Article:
We now have a generation of adults who have grown children who don’t know about godly moral values and who have no solid foundation of credible Christian values that they could lean on when they become disturbed in life.
As a result they turn to violence in an attempt to get peace that can only come from a savior, and I don’t mean President Obama.
Until and unless this nation puts God in charge and once again establishes solid Christian values, we haven’t begun to see the horror and violence that is about to be unleashed.
Why won’t we pay attention?
Under no circumstances am I a union advocate, but I know enough about unions and their role that I offer the following alternative view on the right-to-work controversy in Michigan.
In this democracy when more than 50 percent of voters agree on one side of an issue, does the opposition get to disregard the vote and implement the opposite side of the issue?
When we vote on whether to raise the local sales tax, where does it say I can ignore this and not pay the increased tax because I voted against it?
Take the same concept and apply it to the vote to unionize or not.
If the vote is legally conducted and the majority of workers in that group decide they want a union to represent them, since when is it OK for the workers who voted against the union not to pay dues?
The union is obligated to protect their rights just as they are obligated to protect the rights of those workers who voted for the union, and it takes dollars to do so.
Let’s talk about what the real reform needs to be. There is no way union dues should ever be allowed to be used for supporting a political candidate or party.
They should be used exclusively to administer the contractual rights of the workers and for collective bargaining.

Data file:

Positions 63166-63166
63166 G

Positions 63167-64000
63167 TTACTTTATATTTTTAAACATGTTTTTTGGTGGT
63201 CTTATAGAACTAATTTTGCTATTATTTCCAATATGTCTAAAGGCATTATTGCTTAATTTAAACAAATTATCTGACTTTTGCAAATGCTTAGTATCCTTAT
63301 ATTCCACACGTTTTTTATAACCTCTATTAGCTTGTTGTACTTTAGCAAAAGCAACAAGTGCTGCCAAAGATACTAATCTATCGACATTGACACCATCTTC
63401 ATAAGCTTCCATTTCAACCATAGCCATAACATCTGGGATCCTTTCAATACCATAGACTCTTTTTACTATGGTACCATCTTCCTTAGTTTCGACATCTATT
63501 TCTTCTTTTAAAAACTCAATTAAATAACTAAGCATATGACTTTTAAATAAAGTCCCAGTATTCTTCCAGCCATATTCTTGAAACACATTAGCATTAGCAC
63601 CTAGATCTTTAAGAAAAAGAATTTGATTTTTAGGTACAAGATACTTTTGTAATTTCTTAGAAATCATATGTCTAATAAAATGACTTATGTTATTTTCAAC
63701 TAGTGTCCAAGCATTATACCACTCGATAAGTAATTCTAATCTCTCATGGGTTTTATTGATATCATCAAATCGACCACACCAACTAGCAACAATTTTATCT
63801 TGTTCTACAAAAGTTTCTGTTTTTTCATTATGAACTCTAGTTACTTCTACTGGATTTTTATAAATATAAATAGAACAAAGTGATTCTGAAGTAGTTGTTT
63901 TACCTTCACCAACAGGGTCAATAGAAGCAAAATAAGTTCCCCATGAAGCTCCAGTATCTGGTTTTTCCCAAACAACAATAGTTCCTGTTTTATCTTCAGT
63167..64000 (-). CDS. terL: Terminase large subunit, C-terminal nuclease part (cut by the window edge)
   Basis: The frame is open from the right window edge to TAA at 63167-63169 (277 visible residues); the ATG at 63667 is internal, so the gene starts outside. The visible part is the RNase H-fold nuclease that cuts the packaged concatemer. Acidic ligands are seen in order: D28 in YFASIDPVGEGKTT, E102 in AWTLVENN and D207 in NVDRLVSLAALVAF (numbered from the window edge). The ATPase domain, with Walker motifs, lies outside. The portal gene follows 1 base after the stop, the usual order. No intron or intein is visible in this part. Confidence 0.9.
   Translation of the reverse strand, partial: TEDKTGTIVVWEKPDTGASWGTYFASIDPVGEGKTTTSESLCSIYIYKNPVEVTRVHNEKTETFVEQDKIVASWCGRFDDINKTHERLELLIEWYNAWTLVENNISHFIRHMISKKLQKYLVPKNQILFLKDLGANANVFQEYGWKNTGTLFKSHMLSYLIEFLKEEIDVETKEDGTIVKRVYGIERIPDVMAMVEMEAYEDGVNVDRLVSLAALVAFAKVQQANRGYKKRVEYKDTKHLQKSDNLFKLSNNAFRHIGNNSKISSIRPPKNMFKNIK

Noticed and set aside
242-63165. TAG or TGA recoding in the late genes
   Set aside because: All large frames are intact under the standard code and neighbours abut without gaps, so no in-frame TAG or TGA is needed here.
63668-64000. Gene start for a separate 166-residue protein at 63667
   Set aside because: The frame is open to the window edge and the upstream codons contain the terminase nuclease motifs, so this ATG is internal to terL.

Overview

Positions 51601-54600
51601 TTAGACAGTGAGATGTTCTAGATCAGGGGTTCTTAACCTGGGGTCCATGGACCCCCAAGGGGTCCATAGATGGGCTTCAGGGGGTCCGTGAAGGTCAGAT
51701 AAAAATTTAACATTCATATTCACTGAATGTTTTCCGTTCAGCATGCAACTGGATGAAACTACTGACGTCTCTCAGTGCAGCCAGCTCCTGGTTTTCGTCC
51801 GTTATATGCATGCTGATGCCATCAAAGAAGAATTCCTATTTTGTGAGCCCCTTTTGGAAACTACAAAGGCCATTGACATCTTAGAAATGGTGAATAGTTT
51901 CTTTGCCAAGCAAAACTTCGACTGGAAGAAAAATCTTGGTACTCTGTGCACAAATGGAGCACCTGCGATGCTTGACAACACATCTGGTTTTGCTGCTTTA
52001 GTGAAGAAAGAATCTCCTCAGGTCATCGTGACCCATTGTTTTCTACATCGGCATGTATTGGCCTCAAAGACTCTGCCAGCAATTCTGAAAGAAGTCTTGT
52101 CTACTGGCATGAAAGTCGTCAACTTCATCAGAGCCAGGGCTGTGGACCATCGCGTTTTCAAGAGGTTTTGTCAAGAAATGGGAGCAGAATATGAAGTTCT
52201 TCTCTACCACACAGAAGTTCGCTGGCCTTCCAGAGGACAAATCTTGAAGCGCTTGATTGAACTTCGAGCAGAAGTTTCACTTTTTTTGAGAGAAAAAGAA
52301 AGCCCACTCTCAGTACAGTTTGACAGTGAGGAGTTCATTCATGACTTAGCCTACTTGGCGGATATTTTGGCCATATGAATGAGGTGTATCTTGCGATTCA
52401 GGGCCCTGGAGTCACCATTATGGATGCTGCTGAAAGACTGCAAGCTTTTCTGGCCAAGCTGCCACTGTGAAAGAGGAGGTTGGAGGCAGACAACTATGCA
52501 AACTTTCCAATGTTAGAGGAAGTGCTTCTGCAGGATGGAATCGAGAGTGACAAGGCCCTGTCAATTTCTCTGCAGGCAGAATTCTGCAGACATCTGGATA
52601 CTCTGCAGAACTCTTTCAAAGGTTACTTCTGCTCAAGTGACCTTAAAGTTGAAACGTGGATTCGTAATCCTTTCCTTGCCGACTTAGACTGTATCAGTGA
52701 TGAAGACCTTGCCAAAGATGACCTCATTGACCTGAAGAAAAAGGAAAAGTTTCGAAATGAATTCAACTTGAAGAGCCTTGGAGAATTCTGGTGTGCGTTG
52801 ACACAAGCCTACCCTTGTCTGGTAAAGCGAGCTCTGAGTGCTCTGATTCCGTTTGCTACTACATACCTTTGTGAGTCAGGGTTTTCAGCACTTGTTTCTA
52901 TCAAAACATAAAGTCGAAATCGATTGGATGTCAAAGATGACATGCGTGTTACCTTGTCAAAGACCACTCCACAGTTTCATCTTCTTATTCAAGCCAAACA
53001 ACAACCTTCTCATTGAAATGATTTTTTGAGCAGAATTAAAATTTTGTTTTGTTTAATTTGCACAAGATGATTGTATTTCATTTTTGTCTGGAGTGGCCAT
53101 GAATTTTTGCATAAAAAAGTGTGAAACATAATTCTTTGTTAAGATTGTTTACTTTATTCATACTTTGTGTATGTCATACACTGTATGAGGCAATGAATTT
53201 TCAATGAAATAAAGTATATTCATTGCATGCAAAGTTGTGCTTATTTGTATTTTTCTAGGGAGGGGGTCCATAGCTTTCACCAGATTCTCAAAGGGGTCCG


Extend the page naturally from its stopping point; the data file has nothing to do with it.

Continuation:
If union members want to support a candidate they need to do it the same way the rest of us do, and that is by making contributions out of their own pockets.
Secondly the card check process used in lieu of secret ballots needs to be outlawed. Once again it is not our democratic practice to hand a ballot to a voter and wait for him to fill it out and hand it back to one of the candidates.
That is intimidating at best.
As a former manager in a unionized company, I say stop the right-to-work rhetoric and enact some meaningful reform.
Legends Club Drive
Street smoker ban
The Charleston City Council passed the first reading of a smoking ban (pedestrians only) in some areas surrounding the outside of downtown Roper and MUSC centers.
Why stop with tobacco products? Why not also prohibit fossil fuel-powered motor vehicles around the hospitals too?
After all, it can’t be safe to breathe all those nasty fumes, especially in the parking garages. At least one school in Mount Pleasant has a sign at the student drop-off/pick-up point that reads, “Turn off engine. Children Breathing Here.”
And let’s not forget the downtown residents who oppose the cruise ships belching diesel exhaust over their neighborhoods.
Hospital patients, staff and visitors could be forced to park over at Brittlebank Park or the Joe and brought to the medical centers via horse carriages or bicycle taxis.
Vagrants could be employed to transport by foot and pull-wagon medical supplies from delivery trucks to the hospitals.
And the resulting vacant parking garages could be converted to more clinics and hospital facilities. See how easy this is?
Notice about comments:
The Post and Courier is pleased to offer readers the enhanced ability to comment on stories. Some of the comments may be reprinted elsewhere in the site or in the newspaper. We ask that you refrain from profanity, hate speech, personal comments and remarks that are off point.